SCOTTSDALE, Ariz. -- The Rockies are on a run of big results from pitchers they covet most. Is 2019 the year for lefty Tyler Anderson, the team’s top pick in 2011?
In the past two seasons, which have resulted in postseason trips, Colorado has had strong years from first-round Draft picks Jon Gray ('13) and Kyle Freeland ('14), as well as from German Marquez, whom the club could not sign out of Venezuela in '14 but later acquired in a trade with the Rays.
Anderson, meanwhile, had an injury-addled climb through the Minors. Since debuting in '16, Anderson has had high and low moments, and injuries while going 18-21 with a 4.30 ERA.
But last season was a breakthrough of sorts in that he made 32 starts (7-9, 4.55), plus one in the postseason.
With the exception of having a late-season start pushed back because of left shoulder soreness, Anderson returned Sept. 30 and pitched 7 2/3 scoreless innings of a key home win over the Nationals, then in the National League Division Series, where he held the Brewers to one run and four hits in six innings in the Rockies’ 4-0 loss in Game 2.
“When you’re healthy, you don’t have to worry about your body when you’re competing,” said Anderson, who missed '15 in the Minors with an elbow injury, and in the Majors was sidelined with an oblique issue to start '16 and a knee injury that interrupted his '17 season. “Your focus is pretty one-sided on strictly competing and making pitches as opposed to trying to battle something else out there.”
The battle now is with consistency.
Anderson's can be scintillating. In consecutive scoreless outings last June 29 at Dodger Stadium and July 4 at home against the Dodgers, Anderson became the first pitcher in club history to throw that many scoreless innings in two straight games while giving up four or fewer hits. He was 6-3 with a 3.72 ERA before the All-Star break.
But Anderson was 1-6 with a 6.06 ERA after the break.
Possessing average fastball velocity, Anderson relies on command of the fastball and changing speeds. He is prone to the home run -- he gave up 30 last season, which tied the Brewers’ Chase Anderson for the NL lead. But if he can keep the bases clear and hitters off balance, he can mitigate the damage.
“For me, it’s all about being consistent,” said Anderson, who otherwise pitched credibly -- six innings, five runs on four hits, seven strikeouts, one walk. “The only thing last year that really stood in my way was there were some times when I was really inconsistent. If I can avoid those and be more consistent across the board, I’ll be better off.”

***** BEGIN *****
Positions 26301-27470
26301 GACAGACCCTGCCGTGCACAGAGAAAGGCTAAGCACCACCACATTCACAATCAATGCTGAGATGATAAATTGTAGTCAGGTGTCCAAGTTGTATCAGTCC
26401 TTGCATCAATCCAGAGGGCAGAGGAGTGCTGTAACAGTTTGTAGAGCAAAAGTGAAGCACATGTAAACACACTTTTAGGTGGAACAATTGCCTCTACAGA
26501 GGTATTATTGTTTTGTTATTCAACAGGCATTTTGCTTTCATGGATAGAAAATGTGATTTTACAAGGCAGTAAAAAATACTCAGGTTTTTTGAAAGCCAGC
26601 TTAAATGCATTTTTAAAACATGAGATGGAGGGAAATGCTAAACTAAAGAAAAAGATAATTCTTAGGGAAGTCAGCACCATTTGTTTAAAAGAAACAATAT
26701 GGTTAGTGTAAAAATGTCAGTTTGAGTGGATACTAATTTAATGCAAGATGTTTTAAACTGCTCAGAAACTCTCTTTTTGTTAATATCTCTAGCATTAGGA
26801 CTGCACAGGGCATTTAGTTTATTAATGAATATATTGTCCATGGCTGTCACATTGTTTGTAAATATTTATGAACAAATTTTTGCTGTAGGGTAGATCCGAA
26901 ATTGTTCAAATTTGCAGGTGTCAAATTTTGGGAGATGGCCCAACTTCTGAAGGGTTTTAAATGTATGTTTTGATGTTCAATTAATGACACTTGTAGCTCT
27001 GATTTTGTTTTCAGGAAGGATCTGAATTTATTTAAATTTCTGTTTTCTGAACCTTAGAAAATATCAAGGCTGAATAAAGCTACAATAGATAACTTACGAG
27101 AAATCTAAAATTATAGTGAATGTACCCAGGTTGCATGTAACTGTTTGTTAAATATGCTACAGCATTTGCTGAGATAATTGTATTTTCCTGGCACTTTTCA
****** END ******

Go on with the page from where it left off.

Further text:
Manager Bud Black loves that Anderson can dominate when he is commanding his fastball. Doing so allows him to use his well-above average changeup, cutter and curve. But Black believes Anderson can win even when he isn’t commanding the fastball.
“Because he can change speeds,” Black said. “If you’re changing speeds, even though you’re still throwing strikes, you might not need to have your best command. So disrupting the hitter’s timing is part of something that’s advantageous for him.
“He’s got to throw enough strikes, enough quality strikes, to work his way through a game. That’s part of what makes him who he is.”
Anderson also wants his hunger to become an upper-echelon pitcher to define him.
Last season’s 176 innings easily exceeded his previous high (145 in '16, including stints in the Minors). And after the Rockies were eliminated in last year's NLDS, there was hunger, not fatigue.
“You feel alive,” Anderson said. “You feel energized. You want to keep going. It’s like something just got taken out of your hands that you want to hold onto. We definitely have the desire, personally and as a team, in general to get back in a position to hopefully win.”
But Wednesday night’s 8-7 Cactus League loss to the Royals highlighted what can trip Anderson. Pitching with a 6-2 lead with two out in the fourth, Anderson gave up a 452-foot homer to Hunter Dozier. The problem wasn’t the homer as much as Anderson hitting Alex Gordon with no outs and walking Chris Owings with two gone. Anderson gave up a second-inning homer to Frank Schwindel, but bases were empty.